I’ve logged more experience than most with simplicity and the complexity you discover inside simplicity, minimalism and asocial behavior, endurance and landscape.
Here is the truth: I think some deep wisdom inside me (a) sensed the stress, (b) was terrified for me, and (c) gave me something new and hard to focus on in order to prevent me from lapsing into a despair coma — and also to keep me from having a jelly jar of wine in my hand.
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I have been a fan of Barry Lopez’s writing ever since I read his collection of American Indian myths on a twenty-one-day river trip through the Grand Canyon. Michael Shapiro’s interview with him [“Against the Current,” June 2006] helped me appreciate Lopez’s work all the more. The stories he told about living on the banks of the McKenzie River in Oregon reminded me of my time as a Student Conservation Association volunteer, when I flew over the Oregon wilderness and saw the patchwork quilt of clear-cuts on the landscape below.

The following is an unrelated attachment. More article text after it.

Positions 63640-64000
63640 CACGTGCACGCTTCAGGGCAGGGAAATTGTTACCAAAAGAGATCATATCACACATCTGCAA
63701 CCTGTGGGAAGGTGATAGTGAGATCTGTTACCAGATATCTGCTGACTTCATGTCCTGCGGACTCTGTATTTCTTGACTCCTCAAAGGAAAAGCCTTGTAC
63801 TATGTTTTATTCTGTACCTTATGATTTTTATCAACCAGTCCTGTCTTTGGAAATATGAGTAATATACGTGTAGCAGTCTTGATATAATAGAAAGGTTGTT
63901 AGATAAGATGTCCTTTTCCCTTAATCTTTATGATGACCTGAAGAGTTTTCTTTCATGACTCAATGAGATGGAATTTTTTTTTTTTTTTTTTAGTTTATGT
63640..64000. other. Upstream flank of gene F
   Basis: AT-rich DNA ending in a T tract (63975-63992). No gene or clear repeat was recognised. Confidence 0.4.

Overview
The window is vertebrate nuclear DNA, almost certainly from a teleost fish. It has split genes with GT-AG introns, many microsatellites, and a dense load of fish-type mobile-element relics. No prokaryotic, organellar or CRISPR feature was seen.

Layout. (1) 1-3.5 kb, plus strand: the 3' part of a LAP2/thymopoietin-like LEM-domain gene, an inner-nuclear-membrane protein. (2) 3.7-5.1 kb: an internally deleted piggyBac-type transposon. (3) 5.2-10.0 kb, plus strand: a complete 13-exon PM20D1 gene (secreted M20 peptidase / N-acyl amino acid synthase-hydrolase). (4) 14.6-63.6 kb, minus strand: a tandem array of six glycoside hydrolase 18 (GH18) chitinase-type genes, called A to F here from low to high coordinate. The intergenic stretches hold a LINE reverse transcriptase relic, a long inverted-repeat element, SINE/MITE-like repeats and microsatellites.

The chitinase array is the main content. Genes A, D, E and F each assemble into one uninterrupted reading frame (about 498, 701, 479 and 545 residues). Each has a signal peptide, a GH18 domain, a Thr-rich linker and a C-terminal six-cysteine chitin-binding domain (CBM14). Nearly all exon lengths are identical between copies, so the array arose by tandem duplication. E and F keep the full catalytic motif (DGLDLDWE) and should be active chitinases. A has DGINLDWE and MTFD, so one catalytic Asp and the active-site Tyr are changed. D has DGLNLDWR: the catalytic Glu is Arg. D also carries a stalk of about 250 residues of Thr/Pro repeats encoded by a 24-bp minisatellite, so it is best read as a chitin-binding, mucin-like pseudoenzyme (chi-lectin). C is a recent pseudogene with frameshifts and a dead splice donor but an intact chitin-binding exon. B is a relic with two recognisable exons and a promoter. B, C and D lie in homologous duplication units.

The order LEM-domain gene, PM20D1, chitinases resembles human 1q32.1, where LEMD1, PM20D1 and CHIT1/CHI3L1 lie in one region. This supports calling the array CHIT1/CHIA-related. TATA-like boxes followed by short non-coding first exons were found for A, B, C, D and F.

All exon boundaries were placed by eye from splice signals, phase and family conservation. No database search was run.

By writing about remote places, Lopez says, he has indirectly caused damage to some of them, because his readers have tried to follow in his footsteps. I know how he feels. I lead kayaking tours throughout Central and South America, and I often find myself in remote places that even few natives know about. These locations make a powerful impression on visitors, but I also fear that I am contributing to their destruction. Along the banks of the Pacuare River in Costa Rica, for example, “eco-lodges” are being built to house tourists. But the river is also threatened by a hydroelectric project, and the eco-tourism business is the only thing keeping the dam at bay. It is a Catch-22: I am helping to change the very thing I want to preserve.